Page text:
The only major linguistic treatment of Enggano was conducted by Hans Kähler in 1937; he published a grammar (1940), texts, and a dictionary (1987). However, phonology is limited to a simple inventory and a short paragraph of basic features; the grammar and dictionary disagree with each other, the dictionary is not consistent, some words are not legible, and doubts have been raised about the accuracy of the transcriptions. Nothofer (1992) discusses loanwords and also lists phonemes.[8] Yoder (2011) is a thesis on Enggano vowels, with some comments on consonants; it will be followed here.[9]

Stress was once reported to be penultimate but appears to occur on the final syllable. Alternating syllables preceding it have secondary stress.

Yoder and Nothofer report seven oral and seven nasal vowels:[10]

front central back
close i ĩ ɨ ɨ̃ u ũ
mid e ẽ ɘ ɘ̃ o õ
open a ã

Diphthongs are /ai, aɨ, au, ei, ɘi, oi/.

Vowels do not occur word-initially in Enggano apart from what Yoder analyzes as /i u/ before another vowel; these are then pronounced as semivowels [j w]. (Nothofer counts these as consonants /j, w/ restricted to initial position, which avoids the problem of not uncommon [ji] being analyzed as /ii/, when sequences of the same vowel are otherwise quite rare.) The vowels /i ɨ u e o/ are all pronounced as semivowels in vowel sequences after medial glottal consonants /ʔ h/, as in /kõʔĩã/ [kõʔjã] (a sp. tree) and /bohoe/ [boho̯e] 'wild'; otherwise, apart from diphthongs, vowel sequences are disyllabic, as in /ʔa-piah/ [ʔapi.ah] 'to graze'. /i/ optionally triggers a glide after a following glottal consonant, as in /ki-ʔu/ [kiʔu ~ kiʔju] 'to say'. Diphthongs lower to [aɪ, aʊ] etc. before a coda stop, as in /kipaʔãũp/ [kĩpãʔãʊ̃p] 'ten', and undergo metathesis when that stop is glottal, as in /kahaiʔ kak/ [kahaʔɪkak] 'twenty'. An intrusive vowel [ə̆] appears between glottal stop and another consonant (though not semivowels), as in /kaʔhɨɘ/ [kaʔ.ə̆.hɨ.ɘ] 'female leader'; this does not affect the pattern of stress.

In many words, a final vowel transcribed by Kähler is not found in Yoder.

The offglide of diphthongs lowers before glottal consonants, and a glottal stop may intrude when another word follows, as in /kahaiʔ mɘh/ [kahaʔɪmɘ̃h] 'another'.

Bilabial Alveolar Palatal Velar Glottal
Voiceless stop p t k ʔ
Voiced stop b ~ m d ~ n
Fricative       s   ~   ç   ~   x h
Trill r ~ n
Approximant (l) j ? w ?

Yoder notes that the voiced stops [b~m, d~n] are in complementary distribution, depending on whether the word has nasal vowels, but lists them separately. Voiced oral consonants, [b d l r], do not occur in words with nasal consonants or vowels. Nasal consonants nasalize all vowels in a word, and there is therefore no contrast between [m n] and [b d] apart from the contrast between nasal and oral vowels. For example, with the oral stem tax 'bag', the possessive forms are tahi’ 'my bag' and tahib 'your bag', but with the nasal stem 'age', the forms are ’umunu’ 'my age' and ’umunum 'your age'.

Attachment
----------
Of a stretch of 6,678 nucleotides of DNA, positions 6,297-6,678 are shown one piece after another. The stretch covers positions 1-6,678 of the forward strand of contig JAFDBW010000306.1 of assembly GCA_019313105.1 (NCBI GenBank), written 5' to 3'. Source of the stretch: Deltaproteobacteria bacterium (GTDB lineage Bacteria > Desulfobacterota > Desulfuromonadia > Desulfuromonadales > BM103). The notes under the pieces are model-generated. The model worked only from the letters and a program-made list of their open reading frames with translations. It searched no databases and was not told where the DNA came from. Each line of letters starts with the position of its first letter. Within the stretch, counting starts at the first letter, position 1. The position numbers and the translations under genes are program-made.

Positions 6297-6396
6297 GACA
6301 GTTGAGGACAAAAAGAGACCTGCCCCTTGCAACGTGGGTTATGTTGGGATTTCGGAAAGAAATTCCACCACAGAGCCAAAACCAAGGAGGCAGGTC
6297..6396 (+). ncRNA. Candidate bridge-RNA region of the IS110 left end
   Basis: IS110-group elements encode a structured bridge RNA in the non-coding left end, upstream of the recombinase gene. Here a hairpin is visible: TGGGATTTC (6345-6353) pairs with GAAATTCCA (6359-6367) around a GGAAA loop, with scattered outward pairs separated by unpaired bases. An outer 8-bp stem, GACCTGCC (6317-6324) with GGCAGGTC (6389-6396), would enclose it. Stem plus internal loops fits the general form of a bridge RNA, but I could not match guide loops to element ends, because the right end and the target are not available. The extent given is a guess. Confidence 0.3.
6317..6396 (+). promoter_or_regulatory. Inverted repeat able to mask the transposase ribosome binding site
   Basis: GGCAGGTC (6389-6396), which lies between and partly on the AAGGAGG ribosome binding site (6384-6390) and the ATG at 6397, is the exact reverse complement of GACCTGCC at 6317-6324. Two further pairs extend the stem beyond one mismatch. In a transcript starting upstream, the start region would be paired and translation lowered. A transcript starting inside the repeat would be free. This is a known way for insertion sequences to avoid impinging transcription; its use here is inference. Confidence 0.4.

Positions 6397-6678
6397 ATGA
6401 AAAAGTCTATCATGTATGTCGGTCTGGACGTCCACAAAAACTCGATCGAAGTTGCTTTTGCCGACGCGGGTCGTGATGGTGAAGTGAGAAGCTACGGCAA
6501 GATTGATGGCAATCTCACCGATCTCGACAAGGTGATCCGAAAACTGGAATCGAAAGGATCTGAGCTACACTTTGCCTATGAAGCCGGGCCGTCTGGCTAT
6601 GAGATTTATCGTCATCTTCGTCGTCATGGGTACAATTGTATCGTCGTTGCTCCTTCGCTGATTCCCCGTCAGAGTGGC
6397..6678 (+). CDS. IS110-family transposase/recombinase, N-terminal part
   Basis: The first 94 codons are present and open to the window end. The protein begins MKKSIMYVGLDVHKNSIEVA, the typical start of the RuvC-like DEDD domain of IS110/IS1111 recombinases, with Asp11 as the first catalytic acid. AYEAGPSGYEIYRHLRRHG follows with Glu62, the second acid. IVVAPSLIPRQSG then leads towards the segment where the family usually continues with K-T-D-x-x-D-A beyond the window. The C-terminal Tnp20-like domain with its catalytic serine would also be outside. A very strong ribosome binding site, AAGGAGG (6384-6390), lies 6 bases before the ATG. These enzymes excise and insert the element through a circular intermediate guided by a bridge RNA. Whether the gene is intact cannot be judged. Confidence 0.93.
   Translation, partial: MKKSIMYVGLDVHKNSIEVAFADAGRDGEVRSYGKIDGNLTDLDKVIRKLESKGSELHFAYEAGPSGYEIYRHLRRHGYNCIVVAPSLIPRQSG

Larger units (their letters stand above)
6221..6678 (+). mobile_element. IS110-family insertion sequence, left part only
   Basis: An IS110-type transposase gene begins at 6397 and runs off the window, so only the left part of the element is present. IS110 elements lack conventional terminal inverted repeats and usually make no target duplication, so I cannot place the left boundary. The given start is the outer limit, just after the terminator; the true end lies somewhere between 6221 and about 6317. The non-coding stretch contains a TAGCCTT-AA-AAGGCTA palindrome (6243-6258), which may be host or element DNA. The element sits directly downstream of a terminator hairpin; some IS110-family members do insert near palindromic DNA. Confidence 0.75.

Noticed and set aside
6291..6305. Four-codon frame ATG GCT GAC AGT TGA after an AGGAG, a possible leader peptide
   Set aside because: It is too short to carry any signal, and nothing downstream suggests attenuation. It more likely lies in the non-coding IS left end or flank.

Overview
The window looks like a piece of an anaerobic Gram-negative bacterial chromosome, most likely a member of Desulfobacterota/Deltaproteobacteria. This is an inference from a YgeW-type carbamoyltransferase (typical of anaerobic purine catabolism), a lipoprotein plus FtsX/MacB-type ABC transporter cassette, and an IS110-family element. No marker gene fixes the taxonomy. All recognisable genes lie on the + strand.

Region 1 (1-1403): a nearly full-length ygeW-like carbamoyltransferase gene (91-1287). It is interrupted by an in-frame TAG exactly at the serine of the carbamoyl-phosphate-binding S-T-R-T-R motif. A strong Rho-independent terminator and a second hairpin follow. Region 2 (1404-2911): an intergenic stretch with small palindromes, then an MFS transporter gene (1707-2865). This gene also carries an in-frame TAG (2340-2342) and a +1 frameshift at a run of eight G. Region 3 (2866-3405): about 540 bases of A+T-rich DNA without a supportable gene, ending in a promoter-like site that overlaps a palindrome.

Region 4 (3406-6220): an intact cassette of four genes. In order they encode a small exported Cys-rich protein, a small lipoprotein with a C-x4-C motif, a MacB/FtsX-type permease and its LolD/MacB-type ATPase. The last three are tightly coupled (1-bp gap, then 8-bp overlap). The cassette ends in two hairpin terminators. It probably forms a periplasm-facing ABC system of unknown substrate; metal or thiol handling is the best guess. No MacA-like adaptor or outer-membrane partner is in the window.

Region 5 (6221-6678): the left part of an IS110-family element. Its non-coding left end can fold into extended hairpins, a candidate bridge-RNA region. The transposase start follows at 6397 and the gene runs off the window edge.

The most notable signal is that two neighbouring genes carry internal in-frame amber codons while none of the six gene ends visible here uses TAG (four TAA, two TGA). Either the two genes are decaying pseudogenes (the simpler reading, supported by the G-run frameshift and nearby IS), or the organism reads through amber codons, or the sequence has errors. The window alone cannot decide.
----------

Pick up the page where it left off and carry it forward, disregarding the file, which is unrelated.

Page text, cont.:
/l/ occurs in only a few native words. /s ~ x/ are infrequent and apparently a single phoneme; they only occur word finally, where they contrast with /h/: [x] occurs after the non-front vowels /ɨ ə u/, [ç] after the front vowels /i a ã/, and [s] after vowel sequences ending in /i/ (including /ii, ui/). The resulting [aç ãç] may actually be /aix ãĩx/, as most such words are attested with alternation like [kaç ~ kais] 'box'. When a suffix is added, so that this consonant is no longer word-final, it becomes /h/, as in tahi’ 'my bag' above.

Nothofer is similar, but does not list the uncommon consonants /l/ and /s ~ x/ and counts [j w] as consonants rather than allophones of vowels. Kähler's dictionary adds /ɲ/, as well as /f tʃ dʒ/ as marginal phonemes, and claims that /t r/ are only found in southern villages. However, Yoder states that at the time of his research in 2010 there were no differences among the six villages on Enggano Island, and that initial /t r/ and final /t d/ are rare in native words. Medial /d/ and /r/ are in free variation in a few words, with older people preferring /d/ and younger speakers /r/.


Independent and possessive pronouns in Yoder (2010) are,

Enggano pronouns
Pronoun Independent Suffix
1sg ’u -’
we.EXCL ’a
we.INCL ’ik -k
2sg ’ə’ -b ~ -m